Mary Alden

Mary Maguire Alden (June 18, 1883 – July 2, 1946) was an American motion picture and stage actress. She was one of the first Broadway actresses to work in Hollywood.[1]

Mary Alden
Mary Alden 1920.jpg
Alden in Milestones, 1920
Born(1883-06-18)June 18, 1883
New York City, U.S.
DiedJuly 2, 1946(1946-07-02) (aged 63)
Years active1913–1937
Alden in Picture-Play Magazine, 1923


Alden was born in New York City on June 18, 1883.[citation needed] She performed on Broadway in Personal (1907) and The Rule of Three (1914).[2] After moving to Hollywood, she worked for the Biograph Company and Pathé Exchange in the first portion of her career. Her most popular role in movies came in The Birth of a Nation directed by D.W. Griffith in 1915. Alden played the role of a mulatto woman in love with a northern politician. The following year she was in Griffith's Intolerance with Mae Marsh, Miriam Cooper, and Vera Lewis. After making Less Than The Dust with Mary Pickford in 1917, she took a temporary leave from motion pictures, acting for a while on the stage. Critics acclaimed Alden's portrayal of the mother, Mrs. Anthon, in The Old Nest (1921) and her characterization of an old lady in The Man With Two Mothers (1922). The latter feature was produced by Sam Goldwyn.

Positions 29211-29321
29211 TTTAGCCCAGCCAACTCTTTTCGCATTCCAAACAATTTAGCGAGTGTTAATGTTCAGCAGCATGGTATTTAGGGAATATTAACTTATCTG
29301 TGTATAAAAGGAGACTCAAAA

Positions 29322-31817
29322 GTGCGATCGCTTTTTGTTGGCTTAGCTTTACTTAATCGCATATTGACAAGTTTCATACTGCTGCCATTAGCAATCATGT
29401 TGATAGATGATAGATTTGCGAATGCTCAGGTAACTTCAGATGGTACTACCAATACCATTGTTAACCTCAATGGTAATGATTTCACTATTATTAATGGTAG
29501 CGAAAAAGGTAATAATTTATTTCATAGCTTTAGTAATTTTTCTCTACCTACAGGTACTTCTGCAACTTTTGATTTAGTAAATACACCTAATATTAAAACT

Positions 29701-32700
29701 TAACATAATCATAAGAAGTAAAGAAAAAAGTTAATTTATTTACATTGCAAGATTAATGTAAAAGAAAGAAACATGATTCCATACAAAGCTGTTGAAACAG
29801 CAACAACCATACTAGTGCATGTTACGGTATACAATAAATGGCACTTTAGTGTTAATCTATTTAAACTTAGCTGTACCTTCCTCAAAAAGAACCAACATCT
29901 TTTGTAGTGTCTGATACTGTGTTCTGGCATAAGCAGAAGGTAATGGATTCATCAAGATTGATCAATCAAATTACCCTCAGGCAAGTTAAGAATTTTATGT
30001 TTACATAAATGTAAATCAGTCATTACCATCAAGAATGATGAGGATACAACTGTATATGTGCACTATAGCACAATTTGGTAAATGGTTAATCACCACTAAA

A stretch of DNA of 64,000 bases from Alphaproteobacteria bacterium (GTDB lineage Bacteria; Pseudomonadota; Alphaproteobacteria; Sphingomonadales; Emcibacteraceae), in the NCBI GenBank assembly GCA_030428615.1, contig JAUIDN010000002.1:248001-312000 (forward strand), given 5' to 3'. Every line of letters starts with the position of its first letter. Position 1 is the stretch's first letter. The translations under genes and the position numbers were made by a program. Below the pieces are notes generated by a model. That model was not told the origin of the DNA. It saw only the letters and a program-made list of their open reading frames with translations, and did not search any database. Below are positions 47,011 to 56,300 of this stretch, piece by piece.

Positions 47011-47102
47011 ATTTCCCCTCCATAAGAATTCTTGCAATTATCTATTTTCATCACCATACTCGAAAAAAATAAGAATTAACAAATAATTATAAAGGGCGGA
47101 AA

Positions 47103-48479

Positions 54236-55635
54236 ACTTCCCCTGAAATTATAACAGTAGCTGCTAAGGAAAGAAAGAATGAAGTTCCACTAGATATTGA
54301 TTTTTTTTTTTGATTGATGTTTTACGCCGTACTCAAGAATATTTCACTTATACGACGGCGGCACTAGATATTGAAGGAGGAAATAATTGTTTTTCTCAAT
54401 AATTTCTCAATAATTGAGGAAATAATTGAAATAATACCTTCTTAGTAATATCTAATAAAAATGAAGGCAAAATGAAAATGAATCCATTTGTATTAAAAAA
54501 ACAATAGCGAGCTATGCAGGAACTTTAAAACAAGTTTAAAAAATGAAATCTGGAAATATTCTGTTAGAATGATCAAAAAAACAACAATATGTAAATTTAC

Alden was prolific as a motion picture actress throughout the 1920s and into the early 1930s. A sampling of movies in which she had roles are The Plastic Age (1925), The Joy Girl (1927), Ladies of the Mob (1928), and Port of Dreams (1929). The final films she received screen credit for are Hell's House, Rasputin and the Empress, and Strange Interlude, each from 1932.

Alden died at the Motion Picture & Television Country House and Hospital in Woodland Hills, Los Angeles, California in 1946. This had been her residence for the last four years of her life. She was 63 years old.[1] Alden was interred at the Pierce Brothers Valhalla Memorial Park Cemetery in North Hollywood, California.

Selected filmographyEdit


  1. ^ a b "Mary Alden, Actress, Dies". Los Angeles Times. July 4, 1946.
  2. ^ "Mary Alden". Internet Broadway Database. The Broadway League. Archived from the original on November 8, 2020. Retrieved November 8, 2020.

Further readingEdit

External linksEdit